Aikesoombe History, Family Crest & Coats of Arms
- Origins Available:
The Strathclyde-Briton people of ancient Scotland were the first to use the name Aikesoombe. The Aikesoombe family lived in Berwickshire.
Early Origins of the Aikesoombe family
The surname Aikesoombe was first found in Berwickshire an ancient county of Scotland, presently part of the Scottish Borders Council Area, located in the eastern part of the Borders Region of Scotland, where one of the first records of the name was Johannes filius Ade was a "custumar" of North Berwick in 1384 and later appears as John Atkynsoun in 1387. 
Early History of the Aikesoombe family
This web page shows only a small excerpt of our Aikesoombe research. Another 67 words (5 lines of text) covering the years 1408, 1563, 1552, 1558, 1580, 1634, 1621, 1628, 1580, 1634, 1000, 1611, 1638, 1629, 1685, 1657, 1657, 1655, 1701, 1695, 1699, 1695, 1688, 1748, 1727, 1748 and 1728 are included under the topic Early Aikesoombe History in all our PDF Extended History products and printed products wherever possible.
Aikesoombe Spelling Variations
The variation in the spelling of Medieval names is a result of the lack of spelling rules in the English language prior to the last few hundred years. Before that time, scribes spelled according to sound, often varying the spelling of name within a single document. Aikesoombe has appeared as Acheson, Acherson, Atcherson, Aitcheson, Aitchison, Atcheson, Achison and many more.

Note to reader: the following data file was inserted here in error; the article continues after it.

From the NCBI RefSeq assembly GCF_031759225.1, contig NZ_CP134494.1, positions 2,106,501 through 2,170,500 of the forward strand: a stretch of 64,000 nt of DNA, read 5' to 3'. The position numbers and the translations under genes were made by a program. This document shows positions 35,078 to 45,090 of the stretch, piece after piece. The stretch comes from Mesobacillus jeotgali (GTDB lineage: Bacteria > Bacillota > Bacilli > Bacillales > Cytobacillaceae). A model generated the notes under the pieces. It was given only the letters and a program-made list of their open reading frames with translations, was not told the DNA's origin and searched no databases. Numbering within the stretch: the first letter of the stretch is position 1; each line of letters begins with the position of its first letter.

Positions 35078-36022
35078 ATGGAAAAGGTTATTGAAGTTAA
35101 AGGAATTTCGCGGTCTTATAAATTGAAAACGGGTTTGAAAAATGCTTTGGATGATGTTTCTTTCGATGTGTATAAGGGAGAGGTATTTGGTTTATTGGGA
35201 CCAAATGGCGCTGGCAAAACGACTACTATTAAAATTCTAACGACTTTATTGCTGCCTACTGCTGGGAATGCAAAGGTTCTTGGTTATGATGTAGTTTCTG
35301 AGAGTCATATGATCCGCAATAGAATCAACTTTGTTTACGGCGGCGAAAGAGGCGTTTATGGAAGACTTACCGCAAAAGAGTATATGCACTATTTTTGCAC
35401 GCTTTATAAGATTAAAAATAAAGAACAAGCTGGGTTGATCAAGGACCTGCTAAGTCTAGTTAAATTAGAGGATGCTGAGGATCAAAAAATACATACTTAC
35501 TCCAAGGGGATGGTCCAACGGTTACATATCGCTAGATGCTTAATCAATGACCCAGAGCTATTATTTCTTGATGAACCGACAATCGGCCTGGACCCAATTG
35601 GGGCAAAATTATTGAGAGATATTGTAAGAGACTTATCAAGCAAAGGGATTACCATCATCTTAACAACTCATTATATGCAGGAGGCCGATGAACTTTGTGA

Early Notables of the Aikesoombe family (pre 1700)
Another 46 words (3 lines of text) are included under the topic Early Aikesoombe Notables in all our PDF Extended History products and printed products wherever possible.
Migration of the Aikesoombe family to Ireland
Some of the Aikesoombe family moved to Ireland, but this topic is not covered in this excerpt.
Another 183 words (13 lines of text) about their life in Ireland is included in all our PDF Extended History products and printed products wherever possible.
Migration of the Aikesoombe family
As the persecution of Clan families continued, they sailed for North America in increasing numbers. In most cases, they found the freedom and opportunity they sought. Land was often available and the American War of Independence allowed Scots an opportunity to solidify their independence from the English crown. These settlers and their ancestors went on to play essential roles in the forging of the nations of the United States and Canada. Among them: William Aitchison who settled in Colchester county, Nova Scotia in 1875; Andrew Aitchison who settled in Niagara, Lincoln county Ontario in 1852; Thomas Acheson who settled in Philadelphia, Pennsylvania in 1798.
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The Aikesoombe Motto +
The motto was originally a war cry or slogan. Mottoes first began to be shown with arms in the 14th and 15th centuries, but were not in general use until the 17th century. Thus the oldest coats of arms generally do not include a motto. Mottoes seldom form part of the grant of arms: Under most heraldic authorities, a motto is an optional component of the coat of arms, and can be added to or changed at will; many families have chosen not to display a motto.
Motto: Ane chast arbor
Motto Translation: One pure tree.
- ^ Black, George F., The Surnames of Scotland Their Origin, Meaning and History. New York: New York Public Library, 1946. Print. (ISBN 0-87104-172-3)